Health care workers in New York State will be required to take a COVID-19 vaccine booster shot when they are eligible, Gov. Kathy Hochul announced today.
The mandate, the first one statewide in the country, will protect the integrity of the state’s health care system and reduce breakthrough infections by the omicron variant of the virus, Hochul said. The mandate will be instituted with no excuse other than a medical exemption.
“We’ve already seen what’s been happening in our health care environments,” Hochul said. “Staff is getting sick, they’re leaving. We need them to get well, we need them to have the best fortification they possibly can and that means getting a booster shot as well.”
Hochul said she expects the directive to be approved during a special meeting of the state’s Public Health and Health Planning Council on Tuesday.
The recommended time for fully vaccinated people to obtain the booster for the Pfizer vaccine was shortened by the Centers for Disease Control and Prevention this week from after six months to five months after full vaccination. Hochul said health care workers would have two weeks from the day they are eligible to receive the booster.
When asked whether she was worried the booster mandate would be resisted by health care workers and further limit the state’s health care infrastructure, Hochul said the state already went through getting 92% of their health care workforce vaccinated and they can do it again.
“Those who already overcome a hurdle, I believe that they’ll just view this as, ‘I did once, I can do it again,’” Hochul said. “So we don’t think it’s going to be that level of challenge it was the first go-round when this was a new idea.”
Rep. Lee Zeldin, who is seeking the Republican nomination for governor this year, said in a press release in response to Hochul’s announcement that a booster mandate will only worsen the current health care staff shortage.
“Our state’s hospitals and other medical facilities are already understaffed. Governor Hochul’s last vaccine mandate for healthcare workers and resulting firings made this crisis worse,” Zeldin said. “Now, she’s announced her intention to exacerbate the problem by requiring COVID booster shots. Enough with the threats, mandates, fines and firings! It’s time to respect medical freedom, follow ALL of the science, return to normal, and let New Yorkers go on with their lives.”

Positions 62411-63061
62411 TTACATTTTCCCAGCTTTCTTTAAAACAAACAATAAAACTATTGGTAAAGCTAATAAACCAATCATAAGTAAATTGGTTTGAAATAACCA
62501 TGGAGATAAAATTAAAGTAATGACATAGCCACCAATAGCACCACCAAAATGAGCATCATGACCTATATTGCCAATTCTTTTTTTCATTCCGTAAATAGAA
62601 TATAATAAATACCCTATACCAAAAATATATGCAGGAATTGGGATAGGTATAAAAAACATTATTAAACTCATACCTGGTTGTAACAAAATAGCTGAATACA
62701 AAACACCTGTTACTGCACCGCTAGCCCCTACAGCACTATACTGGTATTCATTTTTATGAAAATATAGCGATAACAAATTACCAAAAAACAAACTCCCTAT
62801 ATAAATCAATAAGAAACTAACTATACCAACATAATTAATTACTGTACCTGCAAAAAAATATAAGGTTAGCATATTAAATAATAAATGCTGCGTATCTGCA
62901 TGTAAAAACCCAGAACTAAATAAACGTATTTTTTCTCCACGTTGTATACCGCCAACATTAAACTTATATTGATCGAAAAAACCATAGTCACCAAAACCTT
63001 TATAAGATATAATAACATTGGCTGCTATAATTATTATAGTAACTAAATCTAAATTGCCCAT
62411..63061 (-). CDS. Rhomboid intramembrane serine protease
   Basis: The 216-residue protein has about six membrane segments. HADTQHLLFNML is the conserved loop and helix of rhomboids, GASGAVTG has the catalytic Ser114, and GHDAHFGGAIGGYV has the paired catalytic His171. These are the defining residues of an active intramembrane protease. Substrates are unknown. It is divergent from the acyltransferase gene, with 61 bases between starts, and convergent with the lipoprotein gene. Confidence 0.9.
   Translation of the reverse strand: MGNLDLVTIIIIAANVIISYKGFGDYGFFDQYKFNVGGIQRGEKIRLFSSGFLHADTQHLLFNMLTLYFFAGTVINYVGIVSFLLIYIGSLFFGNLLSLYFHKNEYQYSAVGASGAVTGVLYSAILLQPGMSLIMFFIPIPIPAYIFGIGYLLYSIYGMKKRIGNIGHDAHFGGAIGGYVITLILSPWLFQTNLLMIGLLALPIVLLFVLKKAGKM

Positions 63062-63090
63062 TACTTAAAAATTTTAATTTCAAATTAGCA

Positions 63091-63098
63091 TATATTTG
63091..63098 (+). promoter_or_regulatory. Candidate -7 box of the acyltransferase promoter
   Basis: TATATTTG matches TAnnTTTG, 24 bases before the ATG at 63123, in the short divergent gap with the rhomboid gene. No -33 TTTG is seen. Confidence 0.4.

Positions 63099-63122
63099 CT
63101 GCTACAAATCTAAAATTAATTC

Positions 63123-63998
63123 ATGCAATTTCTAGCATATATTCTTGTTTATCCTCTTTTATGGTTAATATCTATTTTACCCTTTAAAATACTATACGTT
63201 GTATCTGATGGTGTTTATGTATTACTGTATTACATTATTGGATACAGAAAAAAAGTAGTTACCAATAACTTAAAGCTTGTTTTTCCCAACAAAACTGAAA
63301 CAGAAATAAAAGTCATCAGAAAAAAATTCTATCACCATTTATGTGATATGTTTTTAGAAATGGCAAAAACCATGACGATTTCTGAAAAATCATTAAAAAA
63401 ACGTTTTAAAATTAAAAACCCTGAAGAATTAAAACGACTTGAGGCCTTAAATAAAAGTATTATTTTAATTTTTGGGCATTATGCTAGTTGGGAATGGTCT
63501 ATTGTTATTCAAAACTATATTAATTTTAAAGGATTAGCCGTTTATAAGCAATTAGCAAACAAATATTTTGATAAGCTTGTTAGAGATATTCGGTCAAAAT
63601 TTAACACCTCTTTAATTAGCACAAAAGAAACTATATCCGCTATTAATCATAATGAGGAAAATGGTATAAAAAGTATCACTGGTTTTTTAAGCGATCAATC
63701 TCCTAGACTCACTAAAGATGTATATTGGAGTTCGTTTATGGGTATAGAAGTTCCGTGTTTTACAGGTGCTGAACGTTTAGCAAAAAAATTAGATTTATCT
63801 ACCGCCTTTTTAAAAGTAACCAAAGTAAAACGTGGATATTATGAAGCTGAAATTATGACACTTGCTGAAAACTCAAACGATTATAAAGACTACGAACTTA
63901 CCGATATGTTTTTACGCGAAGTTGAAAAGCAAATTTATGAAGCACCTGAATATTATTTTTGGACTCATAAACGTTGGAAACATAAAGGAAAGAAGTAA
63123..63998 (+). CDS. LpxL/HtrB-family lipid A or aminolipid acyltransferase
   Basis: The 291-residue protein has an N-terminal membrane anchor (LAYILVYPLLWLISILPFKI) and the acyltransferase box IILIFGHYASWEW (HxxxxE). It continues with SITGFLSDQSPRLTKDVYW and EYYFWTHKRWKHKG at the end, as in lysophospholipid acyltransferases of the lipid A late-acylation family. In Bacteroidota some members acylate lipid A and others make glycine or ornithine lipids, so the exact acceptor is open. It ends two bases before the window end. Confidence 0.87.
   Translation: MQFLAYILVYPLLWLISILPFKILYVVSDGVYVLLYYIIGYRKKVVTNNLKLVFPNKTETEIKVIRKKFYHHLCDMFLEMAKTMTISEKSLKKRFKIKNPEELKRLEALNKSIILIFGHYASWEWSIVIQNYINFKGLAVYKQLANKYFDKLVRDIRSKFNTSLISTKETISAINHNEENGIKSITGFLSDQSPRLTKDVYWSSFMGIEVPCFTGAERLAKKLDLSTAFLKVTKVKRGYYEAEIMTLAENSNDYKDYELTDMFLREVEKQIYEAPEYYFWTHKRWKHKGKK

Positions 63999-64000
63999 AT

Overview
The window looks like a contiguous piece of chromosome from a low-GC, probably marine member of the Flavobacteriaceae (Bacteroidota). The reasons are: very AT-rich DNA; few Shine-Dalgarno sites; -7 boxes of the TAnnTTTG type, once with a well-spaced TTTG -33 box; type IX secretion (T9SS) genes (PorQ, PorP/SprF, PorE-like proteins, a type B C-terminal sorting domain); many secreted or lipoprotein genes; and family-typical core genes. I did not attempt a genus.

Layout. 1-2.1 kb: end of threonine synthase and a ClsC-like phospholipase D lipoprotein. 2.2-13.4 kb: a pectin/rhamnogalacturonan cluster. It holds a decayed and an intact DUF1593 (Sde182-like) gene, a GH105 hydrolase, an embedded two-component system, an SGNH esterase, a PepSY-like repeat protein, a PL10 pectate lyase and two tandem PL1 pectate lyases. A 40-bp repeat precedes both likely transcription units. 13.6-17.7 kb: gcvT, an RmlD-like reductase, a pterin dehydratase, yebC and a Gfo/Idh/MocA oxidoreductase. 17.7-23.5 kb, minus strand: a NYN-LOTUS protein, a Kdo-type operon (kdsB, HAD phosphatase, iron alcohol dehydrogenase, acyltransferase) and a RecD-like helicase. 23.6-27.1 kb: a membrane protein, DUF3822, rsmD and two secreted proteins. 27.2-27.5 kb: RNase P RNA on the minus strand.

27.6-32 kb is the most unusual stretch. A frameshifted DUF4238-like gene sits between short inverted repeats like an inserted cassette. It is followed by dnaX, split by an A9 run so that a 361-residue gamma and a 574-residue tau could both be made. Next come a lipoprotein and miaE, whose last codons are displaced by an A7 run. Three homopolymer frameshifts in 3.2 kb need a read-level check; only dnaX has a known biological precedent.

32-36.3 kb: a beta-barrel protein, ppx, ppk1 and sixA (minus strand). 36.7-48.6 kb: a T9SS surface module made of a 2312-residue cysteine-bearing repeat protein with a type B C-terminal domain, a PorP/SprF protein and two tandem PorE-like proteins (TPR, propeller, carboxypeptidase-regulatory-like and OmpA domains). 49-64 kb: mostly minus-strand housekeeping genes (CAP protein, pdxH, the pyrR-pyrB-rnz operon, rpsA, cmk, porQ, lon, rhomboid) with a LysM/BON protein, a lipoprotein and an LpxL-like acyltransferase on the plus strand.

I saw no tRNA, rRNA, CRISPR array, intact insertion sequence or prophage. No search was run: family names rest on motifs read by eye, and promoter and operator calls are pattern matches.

During the press conference, Hochul also revealed new numbers which compared how many people were hospitalized because of COVID-19 to how many people had COVID-19, though hospitalized for other reasons.
She said the majority of the state’s hospitalizations, 58%, were because of COVID-19 as of Jan. 5. The numbers differ based on region, she said, with 64% of hospitalizations of people with COVID-19 on Long Island were because of the disease. She said 37% of overall positive cases in hospitals were asymptomatic.
Hochul said total hospitalizations across the state remained steady through the past three weeks, but the number of COVID-19 patients more than doubled from 16% to 39% of patients. Long Island has a seven-day average of 59.6 per 100,000 people hospitalized with COVID-19, which is the largest in the state and nearly equal to that of New York City.
COVID-19 hospitalizations in New York are increasing fastest among children, according to a report released by the State Department of Health today.
Hochul advised residents against going to the emergency room to get a COVID-19 test. She urged them to get a test at a state-run site so as to not crowd emergency rooms.
The average number of positive COVID-19 cases and test positivity rates continued to increase this week. The seven-day average test positivity rate was 22.4% statewide and 27.3% in Suffolk County.
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